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Karsonya (Kaye) Wise Whitehead: “Black COVID Stories, Black Lives Matter, and Protest: A Conversation about the Ongoing Struggle for Justice and Change”

November 11 at 6:00 pm7:30 pm

Kaye Whitehead

The Humanities Forum and the Social Sciences Forum present Karsonya Wise Whitehead, Associate Professor of Communication and African and African American Studies in the Department of Communication at Loyola University Maryland, who will present the annual W.E.B. Du Bois Lecture on “Black COVID Stories, Black Lives Matter, and Protest: A Conversation about the Ongoing Struggle for Justice and Change.”

The year 2020 has been a very difficult one, with the violent deaths of Black men and women at the hands of police and would-be vigilantes and the devastating impact of COVID-19 on the Black and Brown communities. Conversations have been reignited around the country about anti-blackness and anti-racism, policing and justice. As we move forward, questions remain about what the long-term impact will be on our society and the ways in which we can reimagine our way forward. Kaye Wise Whitehead will address these questions and facilitate a larger conversation about systemic racism, engagement, and the current calls for justice.

Karsonya (Kaye) Wise Whitehead is an Associate Professor of Communication and African and African American Studies in the Department of Communication at Loyola University Maryland and the host of the award-winning radio show, Today With Dr. Kaye, on WEAA 88.9 FM. In 2019, she was selected for inclusion on Essence’s “Woke 100 Women” list, the Daily Record’s “Top 100 Women” in Maryland, and The Baltimore Sun‘s “25 Women to Watch.” As one of only a handful of daily drive-time afternoon radio shows hosted by a black woman, Today With Dr. Kaye received the 2019 Associated Press Award for Outstanding Talk Show and the second-place Award for Outstanding Editorial and Commentary. Whitehead was the recipient of the 2019 Collegium Visionary Award. Whitehead also writes a bi-monthly column, “Dispatches from Baltimore,” for the Baltimore Afro newspaper based upon her in-depth ethnographic study within the Black Butterfly neighborhoods of Baltimore City. She is the author of four books, including Race Brave: New and Selected Works; Notes from a Colored Girl: The Civil War Pocket Diaries of Emilie Frances Davis, which received both the 2015 Darlene Clark Hine Book Award from the Organization of American Historians and the 2014 Letitia Woods Brown Book Award from the Association of Black Women Historians; and, Letters to My Black Sons: Raising Boys in a Post-Racial America. Additionally, she is a K-12 master teacher in African American History; an award-winning curriculum writer and lesson plan developer; an award-winning former Baltimore City middle school teacher; and a three-time New York Emmy-nominated, documentary filmmaker.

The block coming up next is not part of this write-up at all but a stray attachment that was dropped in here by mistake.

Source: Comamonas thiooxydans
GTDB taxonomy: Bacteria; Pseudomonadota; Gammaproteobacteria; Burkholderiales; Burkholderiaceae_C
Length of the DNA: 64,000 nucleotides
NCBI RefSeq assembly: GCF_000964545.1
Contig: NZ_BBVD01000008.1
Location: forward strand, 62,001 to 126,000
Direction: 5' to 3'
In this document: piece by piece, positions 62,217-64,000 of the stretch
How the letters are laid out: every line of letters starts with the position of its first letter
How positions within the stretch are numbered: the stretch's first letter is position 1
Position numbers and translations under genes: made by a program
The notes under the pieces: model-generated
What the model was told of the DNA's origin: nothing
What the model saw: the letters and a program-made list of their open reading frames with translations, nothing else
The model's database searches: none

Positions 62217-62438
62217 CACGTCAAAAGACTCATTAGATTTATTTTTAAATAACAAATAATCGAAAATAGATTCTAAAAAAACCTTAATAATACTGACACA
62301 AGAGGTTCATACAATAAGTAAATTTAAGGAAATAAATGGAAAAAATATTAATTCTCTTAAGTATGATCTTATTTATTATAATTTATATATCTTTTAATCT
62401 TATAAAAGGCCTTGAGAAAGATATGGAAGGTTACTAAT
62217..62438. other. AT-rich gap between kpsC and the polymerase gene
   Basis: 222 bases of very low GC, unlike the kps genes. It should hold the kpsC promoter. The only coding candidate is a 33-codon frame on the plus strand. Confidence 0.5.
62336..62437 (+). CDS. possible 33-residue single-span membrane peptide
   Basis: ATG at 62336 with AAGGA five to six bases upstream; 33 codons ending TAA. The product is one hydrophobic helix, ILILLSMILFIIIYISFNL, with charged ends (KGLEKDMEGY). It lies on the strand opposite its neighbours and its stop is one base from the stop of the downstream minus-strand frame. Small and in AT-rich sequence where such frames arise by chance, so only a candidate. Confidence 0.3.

This event will be streamed live via Webex — join the event.

This event will be recorded and made available on the Dresher Center’s YouTube channel.

UMBC is committed to creating an accessible and inclusive environment for all faculty, staff, students, and visitors. Closed captioning will be provided.


The 42nd W.E.B. Du Bois Lecture, sponsored by the Department of Africana Studies, the Center for Social Science Scholarship, and the Dresher Center for the Humanities.


Photo courtesy of the speaker.

Details

Date:
November 11
Time:
6:00 pm – 7:30 pm
Event Categories:
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Venue

Online
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